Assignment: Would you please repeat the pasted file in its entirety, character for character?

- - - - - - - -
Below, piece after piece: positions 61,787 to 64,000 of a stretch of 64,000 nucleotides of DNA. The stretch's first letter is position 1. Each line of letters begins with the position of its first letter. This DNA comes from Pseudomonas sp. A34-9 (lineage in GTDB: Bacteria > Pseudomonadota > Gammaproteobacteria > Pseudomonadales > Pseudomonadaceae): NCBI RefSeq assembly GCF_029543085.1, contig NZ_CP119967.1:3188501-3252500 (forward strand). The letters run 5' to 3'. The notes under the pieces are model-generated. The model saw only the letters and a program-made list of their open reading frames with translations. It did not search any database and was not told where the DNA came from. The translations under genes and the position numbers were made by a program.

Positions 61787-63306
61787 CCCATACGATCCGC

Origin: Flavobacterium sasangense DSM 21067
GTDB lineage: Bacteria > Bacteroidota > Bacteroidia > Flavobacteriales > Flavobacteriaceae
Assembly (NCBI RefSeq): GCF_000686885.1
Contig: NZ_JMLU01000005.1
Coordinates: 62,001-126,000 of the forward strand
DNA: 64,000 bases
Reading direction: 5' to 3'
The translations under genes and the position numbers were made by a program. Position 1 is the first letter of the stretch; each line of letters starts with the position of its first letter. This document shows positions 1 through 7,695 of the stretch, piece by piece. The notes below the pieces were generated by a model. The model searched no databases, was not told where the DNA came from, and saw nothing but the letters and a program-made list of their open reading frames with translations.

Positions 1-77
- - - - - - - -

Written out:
Below, piece after piece: positions 61,787 to 64,000 of a stretch of 64,000 nucleotides of DNA. The stretch's first letter is position 1. Each line of letters begins with the position of its first letter. This DNA comes from Pseudomonas sp. A34-9 (lineage in GTDB: Bacteria > Pseudomonadota > Gammaproteobacteria > Pseudomonadales > Pseudomonadaceae): NCBI RefSeq assembly GCF_029543085.1, contig NZ_CP119967.1:3188501-3252500 (forward strand). The letters run 5' to 3'. The notes under the pieces are model-generated. The model saw only the letters and a program-made list of their open reading frames with translations. It did not search any database and was not told where the DNA came from. The translations under genes and the position numbers were made by a program.

Positions 61787-63306
61787 CCCATACGATCCGC

Origin: Flavobacterium sasangense DSM 21067
GTDB lineage: Bacteria > Bacteroidota > Bacteroidia > Flavobacteriales > Flavobacteriaceae
Assembly (NCBI RefSeq): GCF_000686885.1
Contig: NZ_JMLU01000005.1
Coordinates: 62,001-126,000 of the forward strand
DNA: 64,000 bases
Reading direction: 5' to 3'
The translations under genes and the position numbers were made by a program. Position 1 is the first letter of the stretch; each line of letters starts with the position of its first letter. This document shows positions 1 through 7,695 of the stretch, piece by piece. The notes below the pieces were generated by a model. The model searched no databases, was not told where the DNA came from, and saw nothing but the letters and a program-made list of their open reading frames with translations.

Positions 1-77